the respondent-husband relied upon a judgment of the Hon’ble

Supreme Court in the case of Anindita Das Vs. Srijit Das,

reported in (2006) 9 SCC 197; judgments of this Court in the

case of Dimple Soni (Smt.) Vs. Praveen Kumar, reported in

2013(1) DNJ (Raj.) 84; and in the case of Jayant Kumar

Gehlot Vs. Smt. Sunita Gehlot (S.B. Civil Misc. Transfer

Petition No.52/2015, decided on 01.02.2016) to canvass that

mere inconvenience of the wife cannot be a ground to transfer a

the case from one Court to another.

Heard learned counsels for the parties and considered the

material available on record and the judgments cited at Bar.

(4 of 7)

In the present case, the petitioner is residing with her

parents at Sikar from which, the place at which, the impugned

case for dissolution of marriage has been filed which is Chittorgarh

is also 500 kms. away. The petitioner’s predicament appears to be

correct that for travelling from Sikar to Chittorgarh, she will have

to undertake a long journey for which, she would required a

companion. Apart from the aforesaid hardship, the petitioner

herself has instituted two cases under Section 125 Cr.P.C. and

498-A of the Indian Penal Code on 26/27.08.2015. The

respondent-husband, in any case, would be defending these cases

at Sikar, for which, it would be expedient and in the interest of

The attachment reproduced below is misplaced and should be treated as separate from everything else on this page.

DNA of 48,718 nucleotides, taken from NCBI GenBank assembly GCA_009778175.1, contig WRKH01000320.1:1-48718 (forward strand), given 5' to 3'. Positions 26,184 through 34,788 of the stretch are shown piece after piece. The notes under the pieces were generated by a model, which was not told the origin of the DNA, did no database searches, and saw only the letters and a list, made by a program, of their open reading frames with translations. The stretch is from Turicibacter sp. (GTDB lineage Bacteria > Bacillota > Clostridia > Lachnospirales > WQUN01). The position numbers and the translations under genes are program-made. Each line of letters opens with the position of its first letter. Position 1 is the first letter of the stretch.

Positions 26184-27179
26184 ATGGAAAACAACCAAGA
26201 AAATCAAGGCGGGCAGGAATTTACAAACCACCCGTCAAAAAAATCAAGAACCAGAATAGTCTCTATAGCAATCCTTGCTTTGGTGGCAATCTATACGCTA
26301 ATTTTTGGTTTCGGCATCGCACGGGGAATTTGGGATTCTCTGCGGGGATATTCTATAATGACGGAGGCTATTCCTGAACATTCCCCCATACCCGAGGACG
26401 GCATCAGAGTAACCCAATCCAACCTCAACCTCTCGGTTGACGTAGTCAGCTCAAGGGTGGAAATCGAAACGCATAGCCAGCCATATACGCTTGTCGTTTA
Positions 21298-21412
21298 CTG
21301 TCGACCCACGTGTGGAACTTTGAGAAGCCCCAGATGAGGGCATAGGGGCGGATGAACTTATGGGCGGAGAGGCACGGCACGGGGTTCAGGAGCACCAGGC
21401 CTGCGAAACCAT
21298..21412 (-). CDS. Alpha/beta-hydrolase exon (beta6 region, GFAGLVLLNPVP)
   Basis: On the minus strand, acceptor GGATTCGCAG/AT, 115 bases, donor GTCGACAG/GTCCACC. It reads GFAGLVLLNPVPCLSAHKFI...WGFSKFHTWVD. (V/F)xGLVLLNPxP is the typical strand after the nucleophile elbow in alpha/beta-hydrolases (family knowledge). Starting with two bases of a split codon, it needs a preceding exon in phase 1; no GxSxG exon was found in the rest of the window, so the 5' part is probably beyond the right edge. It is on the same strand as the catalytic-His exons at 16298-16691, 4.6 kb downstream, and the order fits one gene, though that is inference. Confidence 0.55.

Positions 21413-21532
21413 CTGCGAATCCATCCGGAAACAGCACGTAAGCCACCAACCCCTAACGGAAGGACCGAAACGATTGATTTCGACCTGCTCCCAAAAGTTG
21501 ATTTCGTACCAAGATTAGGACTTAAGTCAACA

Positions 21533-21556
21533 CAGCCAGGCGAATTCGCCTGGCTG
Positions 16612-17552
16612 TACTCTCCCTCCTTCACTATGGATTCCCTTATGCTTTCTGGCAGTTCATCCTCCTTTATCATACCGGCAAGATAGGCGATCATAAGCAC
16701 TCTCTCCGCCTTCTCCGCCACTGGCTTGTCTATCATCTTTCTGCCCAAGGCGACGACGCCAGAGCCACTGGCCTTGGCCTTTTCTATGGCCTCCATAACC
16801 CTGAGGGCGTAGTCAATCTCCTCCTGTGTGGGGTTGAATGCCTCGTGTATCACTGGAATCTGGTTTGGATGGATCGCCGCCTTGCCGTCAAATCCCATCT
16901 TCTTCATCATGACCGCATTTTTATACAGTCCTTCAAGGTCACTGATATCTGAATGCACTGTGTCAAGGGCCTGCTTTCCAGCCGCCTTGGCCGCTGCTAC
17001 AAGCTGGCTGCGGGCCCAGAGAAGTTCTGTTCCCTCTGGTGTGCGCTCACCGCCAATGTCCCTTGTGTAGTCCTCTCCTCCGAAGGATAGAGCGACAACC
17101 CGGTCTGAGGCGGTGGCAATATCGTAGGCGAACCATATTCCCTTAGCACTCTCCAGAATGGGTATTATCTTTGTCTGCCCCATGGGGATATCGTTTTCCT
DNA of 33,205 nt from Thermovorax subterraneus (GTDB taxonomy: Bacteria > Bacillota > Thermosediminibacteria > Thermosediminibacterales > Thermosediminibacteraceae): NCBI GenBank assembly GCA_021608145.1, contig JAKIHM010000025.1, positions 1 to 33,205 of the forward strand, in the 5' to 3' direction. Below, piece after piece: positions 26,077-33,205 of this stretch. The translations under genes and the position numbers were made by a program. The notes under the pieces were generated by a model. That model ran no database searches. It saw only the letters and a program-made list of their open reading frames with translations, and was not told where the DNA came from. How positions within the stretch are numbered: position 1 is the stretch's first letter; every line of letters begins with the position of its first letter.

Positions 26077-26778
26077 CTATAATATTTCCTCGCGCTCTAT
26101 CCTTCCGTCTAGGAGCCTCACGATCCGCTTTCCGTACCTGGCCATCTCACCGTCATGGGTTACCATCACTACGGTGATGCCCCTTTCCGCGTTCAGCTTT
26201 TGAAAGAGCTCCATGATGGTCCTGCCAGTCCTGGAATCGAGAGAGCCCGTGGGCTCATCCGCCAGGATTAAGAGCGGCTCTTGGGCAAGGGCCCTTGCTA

justice to transfer the case from Chittorgarh to Sikar.

The judgment of Hon’ble the Supreme Court in the matter of

Anindita Das Vs. Srijit Das (supra), is a judgment in which

Hon’ble the Supreme Court had observed that there are floods of

transfer petitions being filed by the women taking advantage of

the leniency shown by the Courts and each matter is required to

be considered on its merit, while disposing the said transfer

petition. In view of the concern shown by Hon’ble the Supreme

Court, this Court deciding the present transfer petition on its own

facts weighing comparative hardships of both the parties.

Coming to the other judgment of this Court in the matter of

Dimple Soni (Smt.) Vs. Praveen Kumar (supra), this Court has

rejected the transfer petition of the petitioner-wife observing that

the petitioner is a resident of Bikaner, which is hardly 135 kms.

from Nagour where the proceedings sought to be transferred were

pending. As such, the relevant consideration of distance between
(5 of 7)

the places of proceedings and place of residence has been found

by this Court too little to transfer a matter. As against this, in the

present case, Sikar and Chittorgarh are almost two extreme ends

of a largest State of this country. Keeping this consideration in

mind, this Court is of the firm view that transfer of the case is

utmost necessary.

My aforesaid view are fortified by a judgment of this Court in

the case of Smt.Vinita Vs. Himanshu, reported in AIR 2017

Rajasthan 102, wherein this Court has held as under:-

“It is, therefore, felt imperative to examine and
explore the necessary principles governing transfer
applications, filed by families, entangled in forensic
fights, while invoking powers conferred upon this Court
by Section 24 of the Code of Civil Procedure, 1908.

According to this Court, the provisions of Section
24 of the Code provides a great deal of discretion in
the court, however, such discretion is required to be
exercised on the basis of sound principles. It is true
that the discretionary power, more particularly, the